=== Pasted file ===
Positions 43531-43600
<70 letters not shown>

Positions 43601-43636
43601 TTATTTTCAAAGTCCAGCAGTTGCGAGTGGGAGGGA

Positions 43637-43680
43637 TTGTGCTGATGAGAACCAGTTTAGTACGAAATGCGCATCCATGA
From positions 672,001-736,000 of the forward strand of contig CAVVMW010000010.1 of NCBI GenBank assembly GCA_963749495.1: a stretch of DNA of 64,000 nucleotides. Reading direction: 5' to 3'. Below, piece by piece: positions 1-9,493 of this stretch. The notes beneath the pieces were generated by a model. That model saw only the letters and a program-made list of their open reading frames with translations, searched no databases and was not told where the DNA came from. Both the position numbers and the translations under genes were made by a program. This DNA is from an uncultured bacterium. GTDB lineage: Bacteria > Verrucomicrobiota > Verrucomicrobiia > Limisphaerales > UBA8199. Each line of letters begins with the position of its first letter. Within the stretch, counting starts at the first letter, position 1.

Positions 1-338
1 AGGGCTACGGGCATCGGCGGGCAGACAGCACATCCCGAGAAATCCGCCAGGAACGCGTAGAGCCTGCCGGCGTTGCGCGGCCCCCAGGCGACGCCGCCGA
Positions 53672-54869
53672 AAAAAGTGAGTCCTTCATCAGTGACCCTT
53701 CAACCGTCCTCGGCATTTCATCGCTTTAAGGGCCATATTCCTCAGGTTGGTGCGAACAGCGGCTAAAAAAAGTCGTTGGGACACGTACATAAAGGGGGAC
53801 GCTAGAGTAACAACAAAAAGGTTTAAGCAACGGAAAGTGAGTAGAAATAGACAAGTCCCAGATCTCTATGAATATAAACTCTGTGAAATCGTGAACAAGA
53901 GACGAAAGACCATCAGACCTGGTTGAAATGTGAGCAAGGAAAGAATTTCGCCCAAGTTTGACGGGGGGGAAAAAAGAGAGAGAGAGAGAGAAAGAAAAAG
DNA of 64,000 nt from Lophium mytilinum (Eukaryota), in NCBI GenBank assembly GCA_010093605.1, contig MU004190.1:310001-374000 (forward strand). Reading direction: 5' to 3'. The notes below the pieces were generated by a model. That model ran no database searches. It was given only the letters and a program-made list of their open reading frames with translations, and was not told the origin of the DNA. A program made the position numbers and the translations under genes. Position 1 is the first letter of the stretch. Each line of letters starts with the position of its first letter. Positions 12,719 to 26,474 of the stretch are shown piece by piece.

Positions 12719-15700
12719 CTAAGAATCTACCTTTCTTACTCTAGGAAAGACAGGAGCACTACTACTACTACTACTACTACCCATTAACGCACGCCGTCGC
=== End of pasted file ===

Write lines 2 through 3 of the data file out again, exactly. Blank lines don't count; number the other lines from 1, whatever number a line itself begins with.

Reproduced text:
<70 letters not shown>

Positions 43601-43636